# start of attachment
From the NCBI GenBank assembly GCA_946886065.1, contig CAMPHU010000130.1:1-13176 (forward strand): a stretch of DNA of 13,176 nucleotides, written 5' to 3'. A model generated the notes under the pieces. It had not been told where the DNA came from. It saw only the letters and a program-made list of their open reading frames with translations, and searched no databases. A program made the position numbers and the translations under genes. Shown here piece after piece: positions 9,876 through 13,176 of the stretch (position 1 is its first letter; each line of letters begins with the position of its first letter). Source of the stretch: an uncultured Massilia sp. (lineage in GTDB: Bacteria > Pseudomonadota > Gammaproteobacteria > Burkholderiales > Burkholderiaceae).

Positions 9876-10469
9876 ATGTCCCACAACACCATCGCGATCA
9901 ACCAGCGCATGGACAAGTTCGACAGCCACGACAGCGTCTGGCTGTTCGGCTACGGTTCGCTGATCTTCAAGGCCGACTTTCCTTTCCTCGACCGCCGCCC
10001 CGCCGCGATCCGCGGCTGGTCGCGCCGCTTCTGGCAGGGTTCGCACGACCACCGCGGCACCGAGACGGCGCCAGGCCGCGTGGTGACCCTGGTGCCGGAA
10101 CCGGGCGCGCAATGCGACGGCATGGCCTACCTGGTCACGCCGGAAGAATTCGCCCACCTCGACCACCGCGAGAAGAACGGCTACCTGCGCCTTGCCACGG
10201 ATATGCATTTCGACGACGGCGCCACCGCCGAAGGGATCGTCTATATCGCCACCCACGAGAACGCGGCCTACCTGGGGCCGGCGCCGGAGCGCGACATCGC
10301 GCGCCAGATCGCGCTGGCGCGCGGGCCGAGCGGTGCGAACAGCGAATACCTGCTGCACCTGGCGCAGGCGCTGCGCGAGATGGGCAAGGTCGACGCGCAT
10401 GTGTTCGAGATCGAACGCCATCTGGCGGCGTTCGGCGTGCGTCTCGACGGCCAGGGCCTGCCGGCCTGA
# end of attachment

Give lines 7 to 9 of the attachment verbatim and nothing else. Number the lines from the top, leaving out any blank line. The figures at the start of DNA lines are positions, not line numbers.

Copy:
10201 ATATGCATTTCGACGACGGCGCCACCGCCGAAGGGATCGTCTATATCGCCACCCACGAGAACGCGGCCTACCTGGGGCCGGCGCCGGAGCGCGACATCGC
10301 GCGCCAGATCGCGCTGGCGCGCGGGCCGAGCGGTGCGAACAGCGAATACCTGCTGCACCTGGCGCAGGCGCTGCGCGAGATGGGCAAGGTCGACGCGCAT
10401 GTGTTCGAGATCGAACGCCATCTGGCGGCGTTCGGCGTGCGTCTCGACGGCCAGGGCCTGCCGGCCTGA